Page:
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Home / India News / Cheaper, quicker kit can help in scaling up testing: Researcher

Cheaper, quicker kit can help in scaling up testing: Researcher

India’s first diagnostic kit for Covid-19 based on the gene editing technology CRISPR Cas9 has been approved for commercial use by the Drug Controller General of India. The kit was found to have high sensitivity of 96% and specificity of 98%, meaning it can accurately detect both positive and negative cases

india Updated: Sep 22, 2020, 08:54 IST
Anonna Dutt
Anonna Dutt
Hindustan Times, New Delhi
Covid-19 patients perform yoga at Sardar Patel Covid Care Centre and Hospital, in New Delhi on Monday.
Covid-19 patients perform yoga at Sardar Patel Covid Care Centre and Hospital, in New Delhi on Monday. (PTI)

India’s first diagnostic kit for coronavirus disease (Covid-19) based on the gene editing technology CRISPR Cas9 has been approved for commercial use by the Drug Controller General of India. The testing kit, developed by researchers from the Council for Scientific and Industrial Research-Institute of Genomics and Integrative Biology (CSIR-IGIB), was found to have high sensitivity of 96% and specificity of 98%, meaning it can accurately detect both positive and negative cases.

The cost-effective and quicker test has been named after the fictional Bengali detective Feluda who stars in series of novels by filmmaker Satyajit Ray. It is also an acronym for FNCAS9 Editor Linked Uniform Detection Assay.

The test barcodes the Cas9 protein – a component of the CRISPR gene editing system – to interact specifically with the genetic material of SARS-CoV-2 virus that causes Covid-19. This complex of Cas9 and CoV2 is then applied on a paper-strip test, which gives the result in the form of two lines for a positive and a single line for a negative just like the home pregnancy test. The test kits will be manufactured and marketed by Tata group.

Dr Debjyoti Chakraborty, who developed the kit along with Dr Souvik Maiti, spoke to HT about how the new kit can help the government in scaling up testing for Covid-19 further:

How does Feluda compare to the current gold-standard RT PCR test?

The method of sample collection and extraction of RNA from the swab will remain much the same, but the processing of the sample will be quicker and done on a machine that is cheaper and more readily available than the ones currently used for RT-PCR test. And, it is almost as accurate as RT-PCR test.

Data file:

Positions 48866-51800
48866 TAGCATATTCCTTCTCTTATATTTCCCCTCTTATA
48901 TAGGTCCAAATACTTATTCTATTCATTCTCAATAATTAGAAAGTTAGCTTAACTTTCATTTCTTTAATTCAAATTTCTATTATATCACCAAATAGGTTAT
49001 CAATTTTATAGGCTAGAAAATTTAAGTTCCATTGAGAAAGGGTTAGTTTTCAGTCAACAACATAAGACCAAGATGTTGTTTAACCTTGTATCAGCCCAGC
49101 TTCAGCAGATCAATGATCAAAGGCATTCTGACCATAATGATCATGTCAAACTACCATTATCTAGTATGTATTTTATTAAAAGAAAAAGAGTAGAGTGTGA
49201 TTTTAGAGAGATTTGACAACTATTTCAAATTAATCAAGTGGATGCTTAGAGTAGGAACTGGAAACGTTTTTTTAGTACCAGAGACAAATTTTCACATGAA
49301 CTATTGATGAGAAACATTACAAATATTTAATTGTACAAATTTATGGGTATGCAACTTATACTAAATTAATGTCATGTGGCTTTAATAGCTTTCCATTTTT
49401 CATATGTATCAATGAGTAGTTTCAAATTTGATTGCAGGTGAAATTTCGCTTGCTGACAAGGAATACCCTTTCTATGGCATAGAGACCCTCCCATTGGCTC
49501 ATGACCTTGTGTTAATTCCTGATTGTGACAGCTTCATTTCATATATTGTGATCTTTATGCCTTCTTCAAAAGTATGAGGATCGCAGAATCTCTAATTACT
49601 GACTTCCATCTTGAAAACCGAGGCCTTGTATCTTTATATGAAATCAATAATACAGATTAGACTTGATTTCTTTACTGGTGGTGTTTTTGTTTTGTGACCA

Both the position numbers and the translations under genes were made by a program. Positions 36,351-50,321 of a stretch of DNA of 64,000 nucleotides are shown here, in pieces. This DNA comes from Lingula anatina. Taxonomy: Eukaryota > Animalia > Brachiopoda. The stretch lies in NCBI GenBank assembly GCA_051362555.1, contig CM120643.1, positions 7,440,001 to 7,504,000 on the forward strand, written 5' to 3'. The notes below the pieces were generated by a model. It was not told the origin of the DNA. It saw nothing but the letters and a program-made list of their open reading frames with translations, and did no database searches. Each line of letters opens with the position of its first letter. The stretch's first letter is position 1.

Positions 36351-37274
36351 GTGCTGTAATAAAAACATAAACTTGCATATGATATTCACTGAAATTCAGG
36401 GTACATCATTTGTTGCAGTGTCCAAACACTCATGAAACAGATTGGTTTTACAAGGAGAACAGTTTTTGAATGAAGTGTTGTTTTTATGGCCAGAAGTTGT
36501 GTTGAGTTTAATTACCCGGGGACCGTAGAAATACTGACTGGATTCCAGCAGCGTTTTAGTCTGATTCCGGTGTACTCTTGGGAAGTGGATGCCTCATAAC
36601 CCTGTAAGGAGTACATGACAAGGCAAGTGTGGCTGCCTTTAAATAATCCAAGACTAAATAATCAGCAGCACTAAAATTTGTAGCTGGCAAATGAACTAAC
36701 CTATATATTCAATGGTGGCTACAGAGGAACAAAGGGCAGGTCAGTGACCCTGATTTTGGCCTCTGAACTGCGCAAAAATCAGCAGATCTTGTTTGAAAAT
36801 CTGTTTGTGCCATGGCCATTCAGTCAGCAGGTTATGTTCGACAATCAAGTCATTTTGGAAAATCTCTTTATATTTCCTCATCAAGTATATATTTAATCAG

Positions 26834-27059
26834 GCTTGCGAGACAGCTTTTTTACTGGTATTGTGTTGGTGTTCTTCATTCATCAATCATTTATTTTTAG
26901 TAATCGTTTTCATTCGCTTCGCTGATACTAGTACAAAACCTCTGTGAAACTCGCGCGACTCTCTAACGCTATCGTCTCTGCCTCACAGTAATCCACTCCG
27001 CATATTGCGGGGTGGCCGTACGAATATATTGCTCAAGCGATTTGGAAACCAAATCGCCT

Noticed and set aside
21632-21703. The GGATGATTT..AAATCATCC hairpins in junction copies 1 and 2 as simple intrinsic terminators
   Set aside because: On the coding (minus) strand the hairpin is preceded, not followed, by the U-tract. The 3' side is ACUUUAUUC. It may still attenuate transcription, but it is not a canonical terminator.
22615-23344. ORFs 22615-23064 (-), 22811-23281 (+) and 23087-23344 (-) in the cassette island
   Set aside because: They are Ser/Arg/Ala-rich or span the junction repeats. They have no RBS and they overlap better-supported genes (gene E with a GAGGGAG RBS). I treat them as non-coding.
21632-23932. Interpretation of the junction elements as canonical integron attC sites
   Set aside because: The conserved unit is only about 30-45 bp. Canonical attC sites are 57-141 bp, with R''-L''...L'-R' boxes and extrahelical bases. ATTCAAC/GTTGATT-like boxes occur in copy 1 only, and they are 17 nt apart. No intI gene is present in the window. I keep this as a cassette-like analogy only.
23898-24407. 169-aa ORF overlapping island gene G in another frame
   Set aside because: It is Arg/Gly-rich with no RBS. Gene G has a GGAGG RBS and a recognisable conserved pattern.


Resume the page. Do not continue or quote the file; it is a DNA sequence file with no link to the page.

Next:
Within the lab, it took us about an hour to process the sample but the time will vary a little depending on how the final kit is packaged by the company. (An RT PCR test takes about five to six hours to be completed). It will reduce the sample to report time.

How will the kits help the government in scaling up testing?

The machine used for these kits are cheaper and readily available at all diagnostic labs and even colleges, which will help in increasing the number of tests that can be done. It also does not use the expensive probes needed for the RT-PCR test.

And, it uses a lateral flow paper strip for giving a negative or positive result that can be interpreted visually by anyone. In comparison, the results given by the RT-PCR machine requires a trained person to interpret the result.

The government has been using rapid antigen tests for ramping up India’s testing capacity? Will this be a better alternative?

This test cannot be done in the field and still requires a lab to process the sample, but it is more sensitive, thereby reducing chances of throwing up false positives. The rapid antigen test detects the presence of the antigen or the viral protein. The problem with is that unless there is enough protein in the sample, the test may not detect it.

In comparison, Feluda and other nucleic acid tests can detect very low copy numbers of the virus (through amplification) so the sensitivity is very high. This means the tests can detect the virus even at an early or late stage of the disease.

What next?

We are now working towards developing tests that can be performed at the point of care, in a sense bringing the test closer to home. The work is ongoing for that.

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